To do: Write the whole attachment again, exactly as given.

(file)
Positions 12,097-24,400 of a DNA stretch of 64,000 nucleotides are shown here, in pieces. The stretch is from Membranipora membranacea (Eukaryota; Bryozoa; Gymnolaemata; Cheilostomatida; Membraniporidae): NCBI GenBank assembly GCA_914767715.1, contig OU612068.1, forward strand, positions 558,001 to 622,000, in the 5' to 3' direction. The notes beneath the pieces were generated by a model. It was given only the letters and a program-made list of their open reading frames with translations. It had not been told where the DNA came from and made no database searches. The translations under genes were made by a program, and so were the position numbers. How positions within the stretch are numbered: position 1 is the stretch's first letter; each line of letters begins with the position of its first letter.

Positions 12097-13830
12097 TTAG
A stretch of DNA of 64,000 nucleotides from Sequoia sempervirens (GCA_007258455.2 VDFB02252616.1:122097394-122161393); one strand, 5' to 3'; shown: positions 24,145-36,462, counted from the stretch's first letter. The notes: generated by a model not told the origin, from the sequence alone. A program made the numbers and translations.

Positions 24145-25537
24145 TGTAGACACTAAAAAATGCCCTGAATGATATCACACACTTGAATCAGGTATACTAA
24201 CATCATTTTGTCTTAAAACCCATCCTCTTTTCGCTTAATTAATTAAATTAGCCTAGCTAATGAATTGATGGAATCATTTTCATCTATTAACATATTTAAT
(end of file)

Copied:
Positions 12,097-24,400 of a DNA stretch of 64,000 nucleotides are shown here, in pieces. The stretch is from Membranipora membranacea (Eukaryota; Bryozoa; Gymnolaemata; Cheilostomatida; Membraniporidae): NCBI GenBank assembly GCA_914767715.1, contig OU612068.1, forward strand, positions 558,001 to 622,000, in the 5' to 3' direction. The notes beneath the pieces were generated by a model. It was given only the letters and a program-made list of their open reading frames with translations. It had not been told where the DNA came from and made no database searches. The translations under genes were made by a program, and so were the position numbers. How positions within the stretch are numbered: position 1 is the stretch's first letter; each line of letters begins with the position of its first letter.

Positions 12097-13830
12097 TTAG
A stretch of DNA of 64,000 nucleotides from Sequoia sempervirens (GCA_007258455.2 VDFB02252616.1:122097394-122161393); one strand, 5' to 3'; shown: positions 24,145-36,462, counted from the stretch's first letter. The notes: generated by a model not told the origin, from the sequence alone. A program made the numbers and translations.

Positions 24145-25537
24145 TGTAGACACTAAAAAATGCCCTGAATGATATCACACACTTGAATCAGGTATACTAA
24201 CATCATTTTGTCTTAAAACCCATCCTCTTTTCGCTTAATTAATTAAATTAGCCTAGCTAATGAATTGATGGAATCATTTTCATCTATTAACATATTTAAT